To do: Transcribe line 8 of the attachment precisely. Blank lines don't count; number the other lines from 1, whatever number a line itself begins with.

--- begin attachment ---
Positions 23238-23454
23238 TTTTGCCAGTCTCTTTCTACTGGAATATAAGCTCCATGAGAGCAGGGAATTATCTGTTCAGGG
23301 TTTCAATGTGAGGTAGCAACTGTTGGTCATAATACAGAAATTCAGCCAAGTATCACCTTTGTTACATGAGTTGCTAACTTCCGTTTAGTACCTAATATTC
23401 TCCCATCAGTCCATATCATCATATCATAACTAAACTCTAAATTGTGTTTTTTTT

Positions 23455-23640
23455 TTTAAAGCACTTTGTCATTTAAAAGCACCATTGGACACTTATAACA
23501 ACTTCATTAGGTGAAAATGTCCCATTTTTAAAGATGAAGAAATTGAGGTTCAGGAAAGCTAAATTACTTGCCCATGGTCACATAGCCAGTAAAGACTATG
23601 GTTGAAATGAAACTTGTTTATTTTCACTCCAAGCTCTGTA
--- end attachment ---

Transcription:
23601 GTTGAAATGAAACTTGTTTATTTTCACTCCAAGCTCTGTA